Not long after the Vernal Equinox, Earth Day and Arbor Day, environmental stewardship continues each spring in the Hudson Valley with an enormous community cleanup event that focuses on our precious watersheds. Scheduled for Saturday, May 7, the fifth annual Riverkeeper Sweep will mobilize thousands of volunteers to remove debris from streams, rivers, their embankments, parks and public lands. This regionwide day of service will also include the planting of native trees and grasses to replace invasive species, stabilize streambanks against erosion and create healthy habitats.
The Great River Sweep originated in 1998 under the auspices of Scenic Hudson, which coordinated the event annually for many years, until it appeared to have gathered enough momentum in enough communities to continue as a cluster of independently run grassroots initiatives. But the absence of central coordination resulted in ever-smaller annual Sweeps, until Riverkeeper picked up the organizing mantle five years ago. Once again there are cleanups happening at more than 100 sites throughout the Valley — a dozen of them in Ulster County alone.
The Riverkeeper Sweep works hand-in-hand with a program of the New York State Department of Environmental Conservation (DEC) called Trees for Tribs, which stands for “tributaries.” The DEC supplies free tree seedlings for stream-buffer planting and restoration initiatives in communities throughout the watershed of the Hudson River and estuary. So for the second year running, one of the centerpieces of the Sweep in New Paltz will be a tree-planting project at Sojourner Truth Park, organized by the Village of New Paltz Shade Tree Commission and the Wallkill River Watershed Alliance along with Riverkeeper.
“This is a fantastic event, following up on last year’s tree-planting,” says New Paltz Village Planner David Gilmour, one of the site coordinators for next Saturday’s event. “The park is a wonderful asset along the Wallkill River in the core of our community,” where “trees are natural assets and part of the green infrastructure,” he says. “Urban trees are key to a healthy community, aiding aesthetics, habitat, stormwater management and flood resiliency, while providing shading and aiding air quality.”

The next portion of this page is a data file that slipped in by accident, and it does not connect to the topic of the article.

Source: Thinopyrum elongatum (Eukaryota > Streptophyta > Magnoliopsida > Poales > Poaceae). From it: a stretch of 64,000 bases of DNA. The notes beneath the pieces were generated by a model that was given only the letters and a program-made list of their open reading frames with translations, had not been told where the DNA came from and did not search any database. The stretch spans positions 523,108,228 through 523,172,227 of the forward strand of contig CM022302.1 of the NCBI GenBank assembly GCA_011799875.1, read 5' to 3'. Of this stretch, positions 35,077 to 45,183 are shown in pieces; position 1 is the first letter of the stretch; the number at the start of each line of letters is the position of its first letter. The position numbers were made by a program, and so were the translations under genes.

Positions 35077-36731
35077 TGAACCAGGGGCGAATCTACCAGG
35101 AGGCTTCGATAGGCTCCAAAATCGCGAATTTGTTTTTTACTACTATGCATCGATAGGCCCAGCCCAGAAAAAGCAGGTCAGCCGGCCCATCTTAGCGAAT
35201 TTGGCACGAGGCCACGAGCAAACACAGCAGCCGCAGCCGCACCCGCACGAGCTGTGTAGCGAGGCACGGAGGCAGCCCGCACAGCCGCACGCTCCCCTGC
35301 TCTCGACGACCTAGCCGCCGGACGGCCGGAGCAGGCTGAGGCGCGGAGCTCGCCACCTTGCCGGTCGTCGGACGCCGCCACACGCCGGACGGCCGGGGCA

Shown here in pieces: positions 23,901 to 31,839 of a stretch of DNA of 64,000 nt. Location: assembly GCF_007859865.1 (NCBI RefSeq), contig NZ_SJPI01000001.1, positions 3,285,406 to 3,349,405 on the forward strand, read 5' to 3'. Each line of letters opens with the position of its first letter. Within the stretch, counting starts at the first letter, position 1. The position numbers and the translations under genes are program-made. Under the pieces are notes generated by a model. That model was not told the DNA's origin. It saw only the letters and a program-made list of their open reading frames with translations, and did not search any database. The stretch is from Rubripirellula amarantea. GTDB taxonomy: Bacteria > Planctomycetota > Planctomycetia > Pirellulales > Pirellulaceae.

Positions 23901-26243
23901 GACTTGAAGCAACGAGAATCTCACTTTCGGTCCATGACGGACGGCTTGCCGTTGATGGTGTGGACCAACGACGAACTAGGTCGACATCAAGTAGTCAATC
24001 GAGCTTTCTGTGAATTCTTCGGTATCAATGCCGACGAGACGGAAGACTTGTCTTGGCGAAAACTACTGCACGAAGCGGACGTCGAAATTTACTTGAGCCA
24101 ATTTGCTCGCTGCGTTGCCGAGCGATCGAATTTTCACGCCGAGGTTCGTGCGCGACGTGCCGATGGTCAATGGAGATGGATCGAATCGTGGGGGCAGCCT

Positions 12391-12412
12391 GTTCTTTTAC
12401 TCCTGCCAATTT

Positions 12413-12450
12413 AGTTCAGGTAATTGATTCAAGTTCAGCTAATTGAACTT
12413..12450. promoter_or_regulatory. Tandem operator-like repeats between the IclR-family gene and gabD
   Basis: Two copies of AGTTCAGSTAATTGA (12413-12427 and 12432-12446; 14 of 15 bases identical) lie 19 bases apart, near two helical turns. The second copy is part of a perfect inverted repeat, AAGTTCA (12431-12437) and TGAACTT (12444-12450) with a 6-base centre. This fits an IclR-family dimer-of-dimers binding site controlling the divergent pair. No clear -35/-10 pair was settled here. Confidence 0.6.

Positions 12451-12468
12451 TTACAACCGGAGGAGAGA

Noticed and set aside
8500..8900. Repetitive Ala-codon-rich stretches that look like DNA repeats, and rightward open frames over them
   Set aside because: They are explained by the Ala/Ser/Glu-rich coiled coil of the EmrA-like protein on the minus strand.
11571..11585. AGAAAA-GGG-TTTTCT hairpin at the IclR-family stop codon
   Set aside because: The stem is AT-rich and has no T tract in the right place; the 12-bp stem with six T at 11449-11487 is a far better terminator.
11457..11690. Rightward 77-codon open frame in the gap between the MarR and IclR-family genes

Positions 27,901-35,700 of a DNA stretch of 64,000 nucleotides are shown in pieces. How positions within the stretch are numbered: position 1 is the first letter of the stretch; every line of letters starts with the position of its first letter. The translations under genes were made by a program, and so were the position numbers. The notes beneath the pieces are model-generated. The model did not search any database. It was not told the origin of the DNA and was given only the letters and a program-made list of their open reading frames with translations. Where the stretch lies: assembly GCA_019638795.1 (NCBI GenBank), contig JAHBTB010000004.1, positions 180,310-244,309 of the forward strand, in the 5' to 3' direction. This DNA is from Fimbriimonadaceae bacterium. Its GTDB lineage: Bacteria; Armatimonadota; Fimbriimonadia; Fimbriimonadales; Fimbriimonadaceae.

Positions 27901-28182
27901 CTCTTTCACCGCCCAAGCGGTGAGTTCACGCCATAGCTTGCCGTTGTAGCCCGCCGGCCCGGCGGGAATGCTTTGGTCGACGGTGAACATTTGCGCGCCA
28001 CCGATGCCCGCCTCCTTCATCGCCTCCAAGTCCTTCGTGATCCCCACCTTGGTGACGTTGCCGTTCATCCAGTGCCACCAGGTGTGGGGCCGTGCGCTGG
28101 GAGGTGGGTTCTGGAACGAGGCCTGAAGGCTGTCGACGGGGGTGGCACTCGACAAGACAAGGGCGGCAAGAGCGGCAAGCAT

Gilmour notes that the planned planting area overlaps last year’s: the vulnerable delta where the Saw Kill Brook empties into the Wallkill. “Quite a bit of it is floodplain. Reinforcing that buffer is not easy,” he points out. “It’s all part of stormwater management planning. I’ll use this event to talk to people about that.”
A lot has happened in New Paltz to raise awareness about watershed protection issues over the year since the first tree-planting event, including the “Future of the Wallkill” event held on the SUNY New Paltz campus, which led to the formation of the Wallkill River Watershed Alliance. Gilmour reminds us that our new village mayor, Neil Bettez, has a Ph.D. in ecology and did postdoctoral research at the Cary Institute for Ecosystems Studies. Both the mayor and village trustee Don Kerr have long been active on the Shade Tree Commission. So it seems likely that the Riverkeeper Sweep and tree-planting event will continue to build as an annual community tradition in New Paltz.
The tree-planting will take place from 9:30 a.m. to 12:30 p.m. Volunteers will meet in Sojourner Truth Park at 55 Plains Road. Sweep volunteers are asked to wear sturdy shoes or boots and clothing that they can get dirty, and to bring a hat, work gloves, a reusable water bottle and snacks. Elementary school-aged children may participate with proper adult supervision. Volunteers for two other New Paltz-based Riverkeeper Sweep cleanups — one on foot along the banks of the Wallkill, and another by canoe and kayak — will meet in the same spot at 9 a.m.
Gardiner gets in on the act as well, with both a land-based Sweep and a flotilla of canoes and kayaks heading out from 9 a.m. to 2 p.m. Participants will meet between 8:30 and 8:45 a.m. at the Farmers’ Turnpike Fishing Access, just on the Gardiner side of the Route 44/55 bridge over the Wallkill. The boats will each carry two persons, “one to paddle and one to jump out,” according to Riverkeeper volunteer David Sides. Debris found both in the water and along the banks will be loaded into the boats, bagged and carried to three dropoff points accessible by road: at Farmers’ Turnpike, the end of Gibbons Lane and the Albany Post Road side of the Old Ford, where Gardiner Highway Department trucks will come to retrieve it.
“Last year we got as far as Gibbons Lane, and the boats were tipping over” from the weight of tires and other recovered trash, Sides says. “This year we’re hoping to get as far as the ford. We may just paddle as far as New Paltz!”
Like the Sojourner Truth Park cleanups, the Gardiner outings still had room for more volunteers as of presstime, with or without boats. Participants must preregister for their cleanup of choice on the Riverkeeper website at www.riverkeeper.org/news-events/events/rvk-events/5th-annual-riverkeeper-sweep.
“Gloves and bags are going to provided” in Gardiner, says Sides. “But people should wear boots and be prepared to get wet and muddy — because last year we sure did! Sometimes we end up standing in the water and dragging the boats. It’s quite an adventure!”